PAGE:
Fraudulent Transfers and Conveyances

ORS 95.230
Transfers fraudulent as to present and future creditors


A transfer made or obligation incurred by a debtor is fraudulent as to a creditor, whether the creditor’s claim arose before or after the transfer was made or the obligation was incurred, if the debtor made the transfer or incurred the obligation:


With actual intent to hinder, delay, or defraud any creditor of the debtor; or


Without receiving a reasonably equivalent value in exchange for the transfer or obligation, and the debtor:


Was engaged or was about to engage in a business or a transaction for which the remaining assets of the debtor were unreasonably small in relation to the business or transaction; or


Intended to incur, or believed or reasonably should have believed that the debtor would incur, debts beyond the debtor’s ability to pay as they become due.


In determining actual intent under subsection (1)(a) of this section, consideration may be given, among other factors, to whether:


The transfer or obligation was to an insider;


The debtor had retained possession or control of the property transferred after the transfer;


The transfer or obligation was disclosed or concealed;


Before the transfer was made or obligation was incurred, the debtor was sued or threatened with suit;


The transfer was of substantially all the debtor’s assets;


The debtor had absconded;


The debtor had removed or concealed assets;


The value of the consideration received by the debtor was reasonably equivalent to the value of the asset transferred or the amount of the obligation incurred;


The debtor was insolvent or became insolvent shortly after the transfer was made or the obligation was incurred;


The transfer had occurred shortly before or shortly after a substantial debt was incurred; and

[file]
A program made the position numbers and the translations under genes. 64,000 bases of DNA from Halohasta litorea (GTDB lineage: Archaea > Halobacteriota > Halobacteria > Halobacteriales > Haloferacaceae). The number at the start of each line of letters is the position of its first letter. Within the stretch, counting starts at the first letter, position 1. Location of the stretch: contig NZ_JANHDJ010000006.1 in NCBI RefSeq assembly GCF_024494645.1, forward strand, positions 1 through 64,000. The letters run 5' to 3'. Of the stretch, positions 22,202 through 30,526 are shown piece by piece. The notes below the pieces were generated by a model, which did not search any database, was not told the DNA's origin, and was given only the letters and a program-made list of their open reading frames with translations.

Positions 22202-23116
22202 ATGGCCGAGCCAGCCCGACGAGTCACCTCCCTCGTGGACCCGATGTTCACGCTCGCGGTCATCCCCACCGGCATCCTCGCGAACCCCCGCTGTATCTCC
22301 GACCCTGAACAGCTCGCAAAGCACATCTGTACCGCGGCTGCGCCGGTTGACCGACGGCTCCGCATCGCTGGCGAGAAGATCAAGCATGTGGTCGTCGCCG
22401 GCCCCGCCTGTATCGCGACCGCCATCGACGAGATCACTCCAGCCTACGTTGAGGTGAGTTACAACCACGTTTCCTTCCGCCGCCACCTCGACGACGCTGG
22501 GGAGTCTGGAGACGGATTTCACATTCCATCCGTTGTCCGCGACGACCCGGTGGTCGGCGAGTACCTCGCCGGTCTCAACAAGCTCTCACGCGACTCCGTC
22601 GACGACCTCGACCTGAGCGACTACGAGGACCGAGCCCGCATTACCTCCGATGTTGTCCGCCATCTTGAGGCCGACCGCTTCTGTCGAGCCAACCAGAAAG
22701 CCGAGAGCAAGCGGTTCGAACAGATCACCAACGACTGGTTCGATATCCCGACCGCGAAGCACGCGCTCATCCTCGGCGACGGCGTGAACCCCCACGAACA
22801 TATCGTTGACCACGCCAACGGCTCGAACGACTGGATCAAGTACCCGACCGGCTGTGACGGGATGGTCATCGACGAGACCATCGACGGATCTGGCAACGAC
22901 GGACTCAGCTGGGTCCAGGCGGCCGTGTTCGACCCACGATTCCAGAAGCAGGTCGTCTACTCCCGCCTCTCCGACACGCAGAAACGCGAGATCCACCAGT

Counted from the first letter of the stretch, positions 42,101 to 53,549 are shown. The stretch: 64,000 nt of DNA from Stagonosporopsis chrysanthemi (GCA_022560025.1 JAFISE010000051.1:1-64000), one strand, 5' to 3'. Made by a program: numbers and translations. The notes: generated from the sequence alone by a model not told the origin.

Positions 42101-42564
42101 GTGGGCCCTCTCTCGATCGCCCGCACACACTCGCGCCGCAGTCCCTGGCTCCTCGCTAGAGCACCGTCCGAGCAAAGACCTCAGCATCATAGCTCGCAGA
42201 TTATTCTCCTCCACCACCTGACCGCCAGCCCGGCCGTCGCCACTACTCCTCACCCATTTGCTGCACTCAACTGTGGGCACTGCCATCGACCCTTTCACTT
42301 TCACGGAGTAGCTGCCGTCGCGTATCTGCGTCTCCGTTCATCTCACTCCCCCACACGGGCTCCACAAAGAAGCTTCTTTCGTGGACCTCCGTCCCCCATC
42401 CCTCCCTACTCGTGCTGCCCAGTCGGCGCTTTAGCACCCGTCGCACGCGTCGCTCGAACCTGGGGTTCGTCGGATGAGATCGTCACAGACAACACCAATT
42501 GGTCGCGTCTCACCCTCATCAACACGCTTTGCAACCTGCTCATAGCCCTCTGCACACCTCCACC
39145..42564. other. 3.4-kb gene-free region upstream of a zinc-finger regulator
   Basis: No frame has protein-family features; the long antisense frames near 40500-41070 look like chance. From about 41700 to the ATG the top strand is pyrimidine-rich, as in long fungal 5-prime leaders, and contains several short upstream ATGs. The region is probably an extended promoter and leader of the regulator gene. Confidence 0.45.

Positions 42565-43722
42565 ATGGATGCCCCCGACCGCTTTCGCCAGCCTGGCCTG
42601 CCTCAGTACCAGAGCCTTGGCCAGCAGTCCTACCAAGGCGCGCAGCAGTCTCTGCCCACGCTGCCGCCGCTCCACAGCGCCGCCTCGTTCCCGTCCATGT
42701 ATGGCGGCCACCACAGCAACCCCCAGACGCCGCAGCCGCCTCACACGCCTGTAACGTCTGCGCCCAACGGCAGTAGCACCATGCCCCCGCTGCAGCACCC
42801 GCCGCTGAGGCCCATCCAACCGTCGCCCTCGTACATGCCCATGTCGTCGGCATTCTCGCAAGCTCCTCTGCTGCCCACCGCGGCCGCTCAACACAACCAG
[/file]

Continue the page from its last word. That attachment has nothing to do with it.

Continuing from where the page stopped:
The debtor had transferred the essential assets of the business to a lienor who had transferred the assets to an insider of the debtor. [1985 c.664 §4]

Notes of Decisions

Court did not err in holding that transfer from ex-wife to ex-husband and from ex-husband back to ex-wife was not made with actual intent to hinder, delay or defraud ex-husband's creditors where evidence showed intent was to procure lower mortgage interest rate. Harris v. Crist, 96 Or App 263, 772 P2d 446 (1989)

Corporation's foregiveness of debts owed it by partnership whose principals were same as corporation's constituted fraudulent transfer. Allen v. Meinig, 109 Or App 341, 819 P2d 744 (1991), Sup Ct review denied

Presence of several listed factors does not shift burden of proof to defendant. Morris v. Nance, 132 Or App 216, 888 P2d 571 (1994), Sup Ct review denied

Equitable distribution of marital property in noncollusive dissolution proceeding is given for "reasonably equivalent value." In re Bledsoe, 350 B.R. 513 (Bkrtcy. D. Or. 2006)

§§ 95.200 to 95.310

Notes of Decisions

Where plaintiff brought products liability action against corporation and holding company entirely owned by former shareholders of corporation for asbestos related injury, corporate restructuring resulting in formation of holding company was designed for improper purpose of escaping asbestos related liabilities and holding company was successor in liability and responsible for corporations' strict liability torts. Schmoll v. Acands, Inc., 703 F Supp 868 (D. Or. 1988)


Last accessed
Jun. 26, 2021